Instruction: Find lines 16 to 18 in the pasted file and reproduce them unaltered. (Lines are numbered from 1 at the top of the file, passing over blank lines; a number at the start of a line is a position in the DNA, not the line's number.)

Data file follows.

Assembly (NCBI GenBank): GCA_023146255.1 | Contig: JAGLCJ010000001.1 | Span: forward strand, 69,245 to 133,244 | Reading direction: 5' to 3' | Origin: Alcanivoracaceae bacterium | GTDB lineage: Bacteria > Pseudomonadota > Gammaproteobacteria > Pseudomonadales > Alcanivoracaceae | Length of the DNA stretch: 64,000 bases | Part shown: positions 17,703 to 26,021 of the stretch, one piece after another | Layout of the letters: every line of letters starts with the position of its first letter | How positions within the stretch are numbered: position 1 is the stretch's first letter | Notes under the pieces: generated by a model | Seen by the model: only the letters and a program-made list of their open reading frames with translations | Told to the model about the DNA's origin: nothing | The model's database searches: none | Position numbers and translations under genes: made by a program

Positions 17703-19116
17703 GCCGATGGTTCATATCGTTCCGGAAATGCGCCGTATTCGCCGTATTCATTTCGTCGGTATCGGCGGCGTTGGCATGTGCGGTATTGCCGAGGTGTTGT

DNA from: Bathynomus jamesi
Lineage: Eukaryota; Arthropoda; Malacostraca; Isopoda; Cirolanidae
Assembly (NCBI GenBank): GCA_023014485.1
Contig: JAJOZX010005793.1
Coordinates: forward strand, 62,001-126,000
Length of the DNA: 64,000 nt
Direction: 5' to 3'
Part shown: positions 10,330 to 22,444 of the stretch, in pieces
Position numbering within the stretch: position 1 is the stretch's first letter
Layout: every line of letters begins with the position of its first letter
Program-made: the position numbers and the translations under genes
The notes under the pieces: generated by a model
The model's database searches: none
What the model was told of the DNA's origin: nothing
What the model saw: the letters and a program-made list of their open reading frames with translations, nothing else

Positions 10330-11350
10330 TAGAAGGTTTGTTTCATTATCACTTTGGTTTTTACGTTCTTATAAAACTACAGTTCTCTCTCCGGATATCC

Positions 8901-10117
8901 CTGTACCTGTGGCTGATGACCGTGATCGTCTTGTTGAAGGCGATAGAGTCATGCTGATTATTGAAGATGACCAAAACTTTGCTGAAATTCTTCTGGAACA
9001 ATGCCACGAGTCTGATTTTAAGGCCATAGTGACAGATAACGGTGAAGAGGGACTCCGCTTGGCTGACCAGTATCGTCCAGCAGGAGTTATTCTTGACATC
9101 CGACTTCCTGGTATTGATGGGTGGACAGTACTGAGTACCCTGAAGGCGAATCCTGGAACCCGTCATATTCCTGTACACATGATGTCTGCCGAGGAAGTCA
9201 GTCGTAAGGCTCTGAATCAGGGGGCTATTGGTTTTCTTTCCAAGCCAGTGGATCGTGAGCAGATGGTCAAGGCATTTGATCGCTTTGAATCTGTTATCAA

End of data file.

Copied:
The model's database searches: none
What the model was told of the DNA's origin: nothing
What the model saw: the letters and a program-made list of their open reading frames with translations, nothing else